But at the end of the day, once her children are tucked into bed, Fowler wonders what the impact would be from a real cyber 9/11 attack…Read more.

How Pittsburgh invented computer emergency response

Richard Pethia

Richard Pethia

Pittsburgh’s prominent and growing role as a national center for cybersecurity started with a chance encounter more than 25 years ago.

On Nov. 2, 1988, researchers at the Defense Advanced Research Projects Agency, or DARPA, were ending the workday when calls started coming in from across the country. Something was slowing computer connections on the early Internet — moving freely, guessing passwords to break into systems, accessing files and quickly replicating.

About 60,000 people were connected to the infant web in those days, and many knew each other. The idea had been to build a network for military operations and research that could withstand attacks on any one or two individual computers.

But as the so-called Morris worm spread, questions about security quickly arose. The first computer virus had been unleashed…Read more.

Sony hack redefines online warfare

0212151306a-1CARLISLE — Rarely has a raunchy movie done so much to change the world.

When hackers broke into computer systems at Sony Pictures Entertainment in a failed attempt to stop the release of “The Interview” late last year, the cyberattack changed the way top American military policymakers look at online warfare, experts say.

Electronic skirmishes that had played out quietly among computer technicians at a hacked company and a federal agency contacted for advice instead went all the way to the Oval Office, as President Obama blamed the Sony incident on a nation-state attack by North Korea. Read more.

Intelligence agency to battle online threats

CARLISLE — If President Obama’s proposed new agency to coordinate federal cybersecurity efforts leads to increased information sharing among government agencies and private companies, that will improve defenses against hack attacks all around, experts gathered here this week said. Read more.

Chinese takeout

Looking at Chinese military hacking, we figured out that they were using free email services backed by American investors. By way of the Cayman Islands. It’s a little complicated but I was able to work Wang Dong into the story…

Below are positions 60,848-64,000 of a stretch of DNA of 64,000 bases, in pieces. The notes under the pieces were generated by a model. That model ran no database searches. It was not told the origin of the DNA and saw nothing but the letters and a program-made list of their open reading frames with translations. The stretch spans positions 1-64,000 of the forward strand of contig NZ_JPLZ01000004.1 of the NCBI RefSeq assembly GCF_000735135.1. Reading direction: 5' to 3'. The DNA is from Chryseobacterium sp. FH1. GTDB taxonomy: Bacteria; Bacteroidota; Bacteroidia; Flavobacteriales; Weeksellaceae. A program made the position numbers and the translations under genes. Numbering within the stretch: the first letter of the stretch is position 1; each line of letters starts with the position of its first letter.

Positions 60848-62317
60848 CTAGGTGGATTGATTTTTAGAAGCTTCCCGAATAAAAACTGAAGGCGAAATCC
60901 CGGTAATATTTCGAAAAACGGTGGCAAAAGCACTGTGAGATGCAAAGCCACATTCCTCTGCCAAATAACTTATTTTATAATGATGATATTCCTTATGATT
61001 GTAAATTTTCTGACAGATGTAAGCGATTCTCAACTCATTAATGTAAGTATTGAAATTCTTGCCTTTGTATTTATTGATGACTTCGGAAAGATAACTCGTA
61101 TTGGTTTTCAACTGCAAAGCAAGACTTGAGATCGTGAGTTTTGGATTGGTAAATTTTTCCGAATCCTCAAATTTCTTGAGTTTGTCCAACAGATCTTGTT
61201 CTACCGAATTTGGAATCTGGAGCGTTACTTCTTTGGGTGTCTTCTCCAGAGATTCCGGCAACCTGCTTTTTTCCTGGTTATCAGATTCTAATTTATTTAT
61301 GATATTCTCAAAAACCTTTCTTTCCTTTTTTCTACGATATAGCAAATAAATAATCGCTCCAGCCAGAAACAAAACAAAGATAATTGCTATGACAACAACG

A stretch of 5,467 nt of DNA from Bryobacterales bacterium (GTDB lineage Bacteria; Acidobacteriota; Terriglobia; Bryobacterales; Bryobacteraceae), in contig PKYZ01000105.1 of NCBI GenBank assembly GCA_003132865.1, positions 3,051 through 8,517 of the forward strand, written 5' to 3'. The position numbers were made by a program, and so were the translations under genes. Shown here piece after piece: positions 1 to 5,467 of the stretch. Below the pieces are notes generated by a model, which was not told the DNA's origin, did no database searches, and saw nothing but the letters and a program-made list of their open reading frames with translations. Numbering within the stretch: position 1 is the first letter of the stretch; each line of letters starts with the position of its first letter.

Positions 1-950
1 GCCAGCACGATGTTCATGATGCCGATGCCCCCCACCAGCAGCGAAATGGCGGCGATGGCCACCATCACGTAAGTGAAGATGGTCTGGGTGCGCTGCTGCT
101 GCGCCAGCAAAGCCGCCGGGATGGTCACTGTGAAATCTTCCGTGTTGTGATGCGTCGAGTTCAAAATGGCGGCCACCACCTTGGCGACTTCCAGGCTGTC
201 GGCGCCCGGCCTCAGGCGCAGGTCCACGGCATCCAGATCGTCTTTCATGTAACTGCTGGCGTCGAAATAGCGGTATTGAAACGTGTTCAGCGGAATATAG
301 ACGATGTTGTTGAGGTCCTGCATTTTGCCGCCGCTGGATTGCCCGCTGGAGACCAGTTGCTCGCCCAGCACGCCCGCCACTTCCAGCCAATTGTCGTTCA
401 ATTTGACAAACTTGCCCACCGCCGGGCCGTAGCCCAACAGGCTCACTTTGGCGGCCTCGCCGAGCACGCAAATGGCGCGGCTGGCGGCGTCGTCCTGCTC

Chinese hackers

American investors are unknowingly making it easier for Chinese hackers and other online criminals to hide from authorities here, the Tribune-Review has learned.

Continue reading

Bringing home the hardware…

It’s great to win journalism awards — but I’m finding it’s sweeter still to see students and former students picking them up. It’s awards season, and I have been watching many of my former students getting lots of hardware.

Three reporters from the Point Park News Service picked up top prizes from the Pennsylvania Women’s Press Association — Emily Balser in first, Megan Guza in second and Brian Reed with an honorable mention. (It’s worth noting that a Penn State reporter came in third).

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Megan Guza, Emily Balser and me.

The Trib did very well this season too. The Pennsylvania Society of Professional Journalists named the Trib the state’s top paper, gave us the top two prizes for spot news and awarded Luis Fabregas and me with the Spotlight Award, the top overall prize for journalists in the state. We had many other winners as well.

Because only a couple other Tribbers showed up in State College for the awards ceremony, I got to bring home all of the glory…

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Organizers of the Pennsylvania chapter of the Society of Professional Journalists handing over all of the hardware.

 

 

 

Cool but creepy future

Companies understand the delicate balance between collecting detailed information on shoppers — and revealing how much they know or what they do with it. Jon Iwata, an IBM vice president, talks about it as the continuum between privacy and convenience, similar to the government one between security and civil liberty. To understand companies’ reticence, note that few responded to my request for information…

The Trib's great Andy Russell took this photo of Erin Price. Funny back story: He set up the photo because it looks great -- and only realized after talking with Erin how steps play into her exercise routine. That coincidence makes for a great illustration.

The Trib’s great Andy Russell took this photo of Erin Price. Funny back story: He set up the photo because it looks great — and only realized after talking with Erin how steps play into her exercise routine. That coincidence makes for a great illustration.

Giant Eagle won’t say much about the information it collects on people who enroll in its rewards program to earn savings on food and fuel, but it knows who has a weakness for Goldfish crackers.

GNC can see when your New Year’s resolution ended. And Dick’s Sporting Goods has a pretty good idea who will return to its stores this spring to gear up for baseball or softball season.

Consumers willingly — if unwittingly — provide trillions of “data points” to companies about their purchases, intimate habits and even where a computer mouse hovers on a computer screen without clicking. Americans worried about government spying often have themselves to blame when it comes to private-sector monitoring, experts said.

Read more about this story. Check out our entire Cyber Rattling series here.